Thursday, November 6, 2003
Mountain Courts Survive Wildfires; Big Bear Courthouse Reopens
By J’AMY PACHECO, Staff Writer
The courthouse in Big Bear reopened yesterday, ahead of schedule, following the fires that last week devastated the San Bernardino mountains.
Court Executive Officer Tressa Kentner said the courthouse in Big Bear reopened but the Twin Peaks courthouse, which was not damaged in the fires, had not yet been scheduled to resume operations.
“It’s smoky and dirty,” Kentner explained, adding that no assessment of possible smoke damage to court equipment there was yet available.
Kentner said court calendars for Twin Peaks would continue to be heard in the San Bernardino District until that courthouse reopened. In addition to the building’s condition, Kentner said roads to the mountain court present a hazard for motorists.
Some of the roads lost their guardrails and have not yet been repaired.
“We don’t want to put people in a position of having to be up there for court appearances,” she explained.
Kentner said an order calling for cases to be heard on an emergency basis countywide was allowed to expire yesterday.
As the county began mopping up, the San Bernardino County Bar Association put out a call for lawyers to provide legal assistance to victims of the disaster.
Allen Turner, executive director for the SBCBA, said that organization would serve as a clearinghouse for fire victims in need of legal assistance. On Monday, Turner participated in a two-hour telephone meeting with representatives of the State Bar, the American Bar Association, Inland Counties Legal Services, the Legal Aid Society for San Bernardino, and other local bar associations to discuss plans for providing legal aid to fire victims.
Turner said volunteer attorneys are immediately needed to provide pro bono services Saturday during an event at the Feldheym Library in San Bernardino. From 10 a.m. until approximately 4 p.m., the SBCBA, the Legal Aid Society of San Bernardino, and Inland Counties Legal Services, in conjunction with two Los Angeles law firms, will offer legal aid services for victims of the fires.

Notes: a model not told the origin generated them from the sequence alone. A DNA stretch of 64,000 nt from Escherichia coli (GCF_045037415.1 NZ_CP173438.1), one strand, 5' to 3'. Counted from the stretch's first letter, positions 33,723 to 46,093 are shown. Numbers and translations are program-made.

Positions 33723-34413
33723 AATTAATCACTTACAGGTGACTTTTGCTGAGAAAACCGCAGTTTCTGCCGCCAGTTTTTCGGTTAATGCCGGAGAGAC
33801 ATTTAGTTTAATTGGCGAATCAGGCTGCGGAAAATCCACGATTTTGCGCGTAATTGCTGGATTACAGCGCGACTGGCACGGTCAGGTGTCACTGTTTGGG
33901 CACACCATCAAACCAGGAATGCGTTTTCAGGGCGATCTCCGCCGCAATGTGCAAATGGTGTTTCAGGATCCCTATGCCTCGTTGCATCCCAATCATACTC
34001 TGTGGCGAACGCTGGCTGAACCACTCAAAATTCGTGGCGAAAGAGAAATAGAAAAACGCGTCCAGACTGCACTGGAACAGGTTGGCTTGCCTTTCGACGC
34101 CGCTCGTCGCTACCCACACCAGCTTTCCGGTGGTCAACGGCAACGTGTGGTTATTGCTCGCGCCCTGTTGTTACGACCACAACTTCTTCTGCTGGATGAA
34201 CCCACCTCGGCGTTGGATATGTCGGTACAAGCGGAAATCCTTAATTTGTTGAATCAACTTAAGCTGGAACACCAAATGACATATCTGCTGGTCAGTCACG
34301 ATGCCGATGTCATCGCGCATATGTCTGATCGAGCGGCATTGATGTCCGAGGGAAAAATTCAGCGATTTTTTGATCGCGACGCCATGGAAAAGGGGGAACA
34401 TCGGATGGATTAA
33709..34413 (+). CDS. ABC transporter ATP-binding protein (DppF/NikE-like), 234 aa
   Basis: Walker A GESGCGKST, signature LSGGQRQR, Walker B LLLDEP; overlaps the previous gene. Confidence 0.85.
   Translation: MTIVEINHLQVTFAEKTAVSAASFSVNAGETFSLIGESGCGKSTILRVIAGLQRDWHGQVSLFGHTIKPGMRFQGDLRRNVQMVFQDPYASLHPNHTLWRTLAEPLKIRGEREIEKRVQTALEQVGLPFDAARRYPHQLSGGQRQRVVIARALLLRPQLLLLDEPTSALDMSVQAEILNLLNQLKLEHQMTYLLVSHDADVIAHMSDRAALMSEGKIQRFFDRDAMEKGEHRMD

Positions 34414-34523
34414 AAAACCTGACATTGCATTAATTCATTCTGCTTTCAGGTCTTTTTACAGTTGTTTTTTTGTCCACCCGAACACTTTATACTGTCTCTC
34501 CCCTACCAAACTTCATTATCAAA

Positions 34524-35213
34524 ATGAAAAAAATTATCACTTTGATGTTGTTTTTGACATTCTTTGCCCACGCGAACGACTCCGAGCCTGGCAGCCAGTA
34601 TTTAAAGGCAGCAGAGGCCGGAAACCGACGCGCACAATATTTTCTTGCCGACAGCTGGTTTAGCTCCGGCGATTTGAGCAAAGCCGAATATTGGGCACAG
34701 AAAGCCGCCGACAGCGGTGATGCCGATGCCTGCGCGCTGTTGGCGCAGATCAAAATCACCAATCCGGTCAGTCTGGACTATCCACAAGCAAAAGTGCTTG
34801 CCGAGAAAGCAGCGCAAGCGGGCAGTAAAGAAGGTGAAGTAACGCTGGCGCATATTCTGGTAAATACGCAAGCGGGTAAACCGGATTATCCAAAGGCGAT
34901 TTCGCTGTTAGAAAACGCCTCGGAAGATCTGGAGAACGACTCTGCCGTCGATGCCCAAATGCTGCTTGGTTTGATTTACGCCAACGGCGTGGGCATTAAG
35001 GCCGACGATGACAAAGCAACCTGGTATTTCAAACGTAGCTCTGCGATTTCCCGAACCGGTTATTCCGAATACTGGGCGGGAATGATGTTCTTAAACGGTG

Speakers from the city of San Bernardino, FEMA, and other governmental agencies are expected to make presentations at the event, which will be televised. The speakers are expected to make their presentations on a wide variety of topics including tax implications, housing issues and fraud.
Roberta Shouse, director of the Legal Aid Society, said she was “delighted” that 15 attorneys from Los Angeles based Akin, Gump, Strauss, Hauer and Feld, and Foley and Lardner, L.L.P. have offered to travel to San Bernardino to provide free consultations to fire victims. The firms contacted her to extend the offer.
“I think it’s amazing they’re willing to come down here to work with our local attorneys,” she stated. “It’s strictly on a pro bono basis.”
Joseph Ortiz, president of the SBCBA’s Barristers group issued a plea to local attorneys to participate in the event.
SBCBA President Donnasue Ortiz said she believes Saturday’s program is “just the beginning of potential services we will be looking at providing to fire victims.”
“We anticipate at least one or two additional pro bono legal services programs in the future to help advise people about fraud and insurance issues,” she said. “Victims are still learning what their problems are. I anticipate looking at this again in 30 days, 90 days, to see what else they might need.”
Turner said volunteer attorneys are also needed to provide legal assistance to county residents victimized by the fires at the Fire Emergency Legal Assistance Center at the San Bernardino International Airport.
Turner said part of the motivation is to “direct victims to legitimate resources and away from fraudulent practices.”
The San Bernardino County District Attorney’s Office also announced attempts to protect fire victims from fraud in the wake of the fires. That office developed a brochure outlining the types of fraud that residents should watch for, and distributed brochures at evacuation sites, local hotels and senior centers.
Prosecutors charged three people Monday with looting in the fire zone. District Attorney Michael Ramos said in a written statement that his office is “taking looting cases very seriously.”
“We won’t have our residents, who have been victims of the fire, victimized again by looters,” he stated.
Copyright 2003, Metropolitan News Company